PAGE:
Cast On’s call for submissions includes a request for Bavarian Twisted Stitch patterns, so I’ve intensified my work in that arena. I’ve been going through my twisted-stitch book, counting stitches and rows needed for the various motifs, to see which might fit onto the back of a glove or the sides of a cap. But, between my teen-genius, tech-guru DS coming home from college for the summer and my 4th grade DD returning to our home-school, however, I’ve cut back on knitting and designing time. (Pleased to do it, you understand, but a cut-back nonetheless.) And at some point this week, I noticed that almost all my current work is in undyed/natural/cream-colored yarns — hence today’s post title.
First, I’ll show you the giveaway hat I finished this week. It probably will go to Julie’s church’s annual Craft Sale — she taught me how to knit back in 1999.
purl side out
Yarn is a JoAnn Sensations bulky yarn, Bellezza Collection “Bellissimo”, 90% thick-thin wool with 7% nylon and 3% “other fiber”, worked on needles size US 10 (6 mm). Probably the “other” is the sparkly binder thread. Don’t know if the photos will pick that up. . . .
I started at the top and increased until the “puffs” stopped lining up right on top of each other, then worked straight until the 50 grams of yarn ran out. Switched to a less-textured, worsted-weight wool and US 9’s (5.5 mm) to finish with garter stitch at the bottom. Ended up with an adult M/L size. This project reaffirmed my conviction of a few years back, that I don’t really like working with thick-thin yarns.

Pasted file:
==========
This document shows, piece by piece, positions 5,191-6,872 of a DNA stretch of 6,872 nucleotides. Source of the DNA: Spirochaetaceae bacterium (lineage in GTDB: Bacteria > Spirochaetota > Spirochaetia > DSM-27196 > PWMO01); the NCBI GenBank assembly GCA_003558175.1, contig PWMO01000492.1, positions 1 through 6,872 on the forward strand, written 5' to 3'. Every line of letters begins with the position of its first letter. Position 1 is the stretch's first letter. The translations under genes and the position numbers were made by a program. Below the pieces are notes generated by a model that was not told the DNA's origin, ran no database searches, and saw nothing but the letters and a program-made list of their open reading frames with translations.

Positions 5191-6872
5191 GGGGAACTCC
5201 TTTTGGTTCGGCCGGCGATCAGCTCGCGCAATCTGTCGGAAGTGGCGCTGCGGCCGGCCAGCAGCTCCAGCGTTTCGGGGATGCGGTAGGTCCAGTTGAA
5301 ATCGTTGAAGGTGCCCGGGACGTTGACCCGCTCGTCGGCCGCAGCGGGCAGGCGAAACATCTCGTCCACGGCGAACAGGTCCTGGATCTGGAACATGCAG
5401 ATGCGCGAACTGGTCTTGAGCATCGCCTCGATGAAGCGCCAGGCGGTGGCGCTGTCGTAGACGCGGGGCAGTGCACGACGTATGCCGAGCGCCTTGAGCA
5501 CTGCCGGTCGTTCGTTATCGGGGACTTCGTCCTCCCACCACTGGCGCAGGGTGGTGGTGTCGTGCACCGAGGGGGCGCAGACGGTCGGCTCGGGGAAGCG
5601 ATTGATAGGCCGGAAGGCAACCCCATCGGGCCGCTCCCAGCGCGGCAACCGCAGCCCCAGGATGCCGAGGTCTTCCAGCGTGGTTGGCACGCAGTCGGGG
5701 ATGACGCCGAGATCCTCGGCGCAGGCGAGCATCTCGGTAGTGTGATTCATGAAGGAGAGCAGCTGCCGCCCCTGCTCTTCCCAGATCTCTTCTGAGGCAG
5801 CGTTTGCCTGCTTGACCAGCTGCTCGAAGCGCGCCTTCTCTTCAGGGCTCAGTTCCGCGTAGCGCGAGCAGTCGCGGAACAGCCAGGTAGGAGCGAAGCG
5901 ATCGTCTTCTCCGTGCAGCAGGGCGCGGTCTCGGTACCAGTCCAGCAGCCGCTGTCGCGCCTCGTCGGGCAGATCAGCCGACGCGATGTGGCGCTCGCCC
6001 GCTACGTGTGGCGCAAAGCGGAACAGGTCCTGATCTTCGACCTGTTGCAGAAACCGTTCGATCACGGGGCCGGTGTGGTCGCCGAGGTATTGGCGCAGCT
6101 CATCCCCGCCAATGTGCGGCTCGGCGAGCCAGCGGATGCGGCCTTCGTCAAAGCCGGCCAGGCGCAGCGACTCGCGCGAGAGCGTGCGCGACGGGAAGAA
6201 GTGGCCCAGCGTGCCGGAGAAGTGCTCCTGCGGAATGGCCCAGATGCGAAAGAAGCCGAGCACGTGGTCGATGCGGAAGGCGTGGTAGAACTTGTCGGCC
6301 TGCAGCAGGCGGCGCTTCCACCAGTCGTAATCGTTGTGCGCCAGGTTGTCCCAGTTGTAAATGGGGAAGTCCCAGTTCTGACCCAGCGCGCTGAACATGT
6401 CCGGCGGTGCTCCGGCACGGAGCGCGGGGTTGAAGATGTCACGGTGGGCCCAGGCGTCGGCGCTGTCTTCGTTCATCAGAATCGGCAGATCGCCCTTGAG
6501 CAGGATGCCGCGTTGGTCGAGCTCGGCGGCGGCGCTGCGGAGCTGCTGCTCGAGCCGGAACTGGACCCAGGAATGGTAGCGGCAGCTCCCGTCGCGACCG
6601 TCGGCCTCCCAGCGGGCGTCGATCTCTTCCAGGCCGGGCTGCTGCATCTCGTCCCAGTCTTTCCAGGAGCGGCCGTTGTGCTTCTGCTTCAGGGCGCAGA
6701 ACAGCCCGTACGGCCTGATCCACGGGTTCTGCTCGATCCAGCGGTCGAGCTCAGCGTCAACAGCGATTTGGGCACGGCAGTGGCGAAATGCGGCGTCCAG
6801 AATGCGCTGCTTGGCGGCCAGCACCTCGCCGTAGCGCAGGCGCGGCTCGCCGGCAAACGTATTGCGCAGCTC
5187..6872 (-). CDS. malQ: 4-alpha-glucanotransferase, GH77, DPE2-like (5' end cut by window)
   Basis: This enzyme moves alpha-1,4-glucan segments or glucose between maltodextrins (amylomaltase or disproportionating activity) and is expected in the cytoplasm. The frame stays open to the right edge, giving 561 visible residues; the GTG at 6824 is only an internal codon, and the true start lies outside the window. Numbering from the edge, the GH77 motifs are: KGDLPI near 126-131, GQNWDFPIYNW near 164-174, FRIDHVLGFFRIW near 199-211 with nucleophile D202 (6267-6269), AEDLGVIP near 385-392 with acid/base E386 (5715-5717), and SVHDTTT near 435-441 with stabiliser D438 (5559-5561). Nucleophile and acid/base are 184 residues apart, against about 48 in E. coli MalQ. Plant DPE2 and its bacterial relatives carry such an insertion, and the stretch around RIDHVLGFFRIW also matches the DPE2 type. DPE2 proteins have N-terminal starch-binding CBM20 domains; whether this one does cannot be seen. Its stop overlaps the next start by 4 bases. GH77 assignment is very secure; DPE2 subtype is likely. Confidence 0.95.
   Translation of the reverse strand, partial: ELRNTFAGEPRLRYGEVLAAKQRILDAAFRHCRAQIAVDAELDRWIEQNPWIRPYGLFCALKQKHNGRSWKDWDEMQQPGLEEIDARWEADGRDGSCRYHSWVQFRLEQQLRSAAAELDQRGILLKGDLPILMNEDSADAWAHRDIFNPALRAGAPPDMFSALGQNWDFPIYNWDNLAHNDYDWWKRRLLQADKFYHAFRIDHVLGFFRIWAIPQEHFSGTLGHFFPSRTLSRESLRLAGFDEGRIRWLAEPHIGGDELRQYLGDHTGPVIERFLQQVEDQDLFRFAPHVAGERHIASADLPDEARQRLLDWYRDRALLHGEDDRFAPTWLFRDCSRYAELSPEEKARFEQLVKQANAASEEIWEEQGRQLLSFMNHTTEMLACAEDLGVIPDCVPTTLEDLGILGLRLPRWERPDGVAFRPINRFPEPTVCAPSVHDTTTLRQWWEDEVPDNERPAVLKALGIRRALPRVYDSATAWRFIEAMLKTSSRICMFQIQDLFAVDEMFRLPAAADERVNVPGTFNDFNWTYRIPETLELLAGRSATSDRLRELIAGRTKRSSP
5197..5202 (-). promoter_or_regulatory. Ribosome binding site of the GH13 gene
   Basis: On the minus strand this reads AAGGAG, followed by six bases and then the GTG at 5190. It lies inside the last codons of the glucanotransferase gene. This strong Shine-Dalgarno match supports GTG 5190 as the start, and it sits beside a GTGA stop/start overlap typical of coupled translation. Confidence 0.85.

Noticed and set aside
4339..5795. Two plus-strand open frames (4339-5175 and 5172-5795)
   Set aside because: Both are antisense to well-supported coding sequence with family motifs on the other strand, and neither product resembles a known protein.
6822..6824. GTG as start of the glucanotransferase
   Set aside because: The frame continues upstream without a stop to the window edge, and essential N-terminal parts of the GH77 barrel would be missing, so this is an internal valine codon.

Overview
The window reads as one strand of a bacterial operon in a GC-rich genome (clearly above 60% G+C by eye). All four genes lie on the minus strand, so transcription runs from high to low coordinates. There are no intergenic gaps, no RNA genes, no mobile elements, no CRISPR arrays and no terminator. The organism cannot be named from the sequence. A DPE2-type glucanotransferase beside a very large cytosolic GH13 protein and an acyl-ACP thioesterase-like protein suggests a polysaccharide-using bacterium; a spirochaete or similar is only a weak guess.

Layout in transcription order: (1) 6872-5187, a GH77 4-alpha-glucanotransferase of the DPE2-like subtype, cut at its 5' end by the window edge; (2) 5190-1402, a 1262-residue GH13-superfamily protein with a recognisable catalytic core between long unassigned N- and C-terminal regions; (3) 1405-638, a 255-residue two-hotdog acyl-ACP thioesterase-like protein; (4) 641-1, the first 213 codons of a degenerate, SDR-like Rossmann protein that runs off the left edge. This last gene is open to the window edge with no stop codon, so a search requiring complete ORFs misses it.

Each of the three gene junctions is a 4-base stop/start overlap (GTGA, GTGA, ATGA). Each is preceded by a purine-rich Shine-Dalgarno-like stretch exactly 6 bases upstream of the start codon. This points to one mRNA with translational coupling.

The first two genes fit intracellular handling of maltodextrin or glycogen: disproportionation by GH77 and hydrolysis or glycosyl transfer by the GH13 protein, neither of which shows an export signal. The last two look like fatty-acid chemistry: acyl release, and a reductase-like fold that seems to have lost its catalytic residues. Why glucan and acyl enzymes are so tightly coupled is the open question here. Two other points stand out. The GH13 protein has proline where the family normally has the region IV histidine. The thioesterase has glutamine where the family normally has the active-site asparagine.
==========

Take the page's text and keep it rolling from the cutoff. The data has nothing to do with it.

knit side out
Decided I like the purl side better than the knit side, so I plan to tuck the ends in accordingly. If I can do an especially neat job of that, the hat will actually be reversible!
As a break from the twisted stitches, I did a little bit more work today on my sampler of Gansey stitches. Yarn is Wendy’s “Guernsey 5-ply” on US 3 (3.25 mm) needles.
Along the left side are horizontal stitch patterns and fillers (bottom to top):
1- stockinette, 2- Mary Ann or double moss, 3-Betty Martin, 4- purl band separator, 5- bird’s eye. Next, I hope to do more moss stitch variations.
Along the right side are vertical patterns:
1- ladders (or steps? not sure at this point how they differ), 2- cable on seed stitch ground. Lots more vertical panels to try out!
I noticed as I looked through my gansey books for cables, that nearly all are 6 stitches wide, and (at least in Gladys Thompson) cross every 7th row/round. In back-and-forth knitting, this means every other crossing occurs on a wrong-side row! No problem in circular knitting, though. I also noted that almost all the cables cross to the right and are not mirrored on the other side of the chest. Probably just to make the knitting easier.
I like working on this sampler.
My other un-colored project on the needles just now is a pair of kilt hose in DK-weight KnitPicks “Bare” (i.e. undyed) worked 2-at-a-time on one long Magic Loop circular needle. I have made the last planned pair of increases on each sock, so now the ribbing pattern is “full” again (k3-p1, with k3 at center back) and I’ve reached the widest part of my calf. If I decide the fabric is too stretched, I may go up one needle size rather than make 4 more pairs of increases.
(pins mark increases)
After all that off-white, this yellow swatch may seem bright! (I made a similar one in undyed KnitPicks fingering, but can’t find it today.)
Here I’m experimenting with twisted stitches by eye, rather than following a chart or list of directions.
In traditional patterns, traveling happens on every row/round, so, in order to avoid twisting on the wrong side and repeatedly trying to peek over the top, I’m making a circular swatch by carrying the yarn across the back after every row. I think I need to pick up the pace a bit on this, if I want to have a design more-or-less finalized and proposal(s) ready by the deadline. I’d like to write an article, too, about different techniques to make the twists and crosses. . . .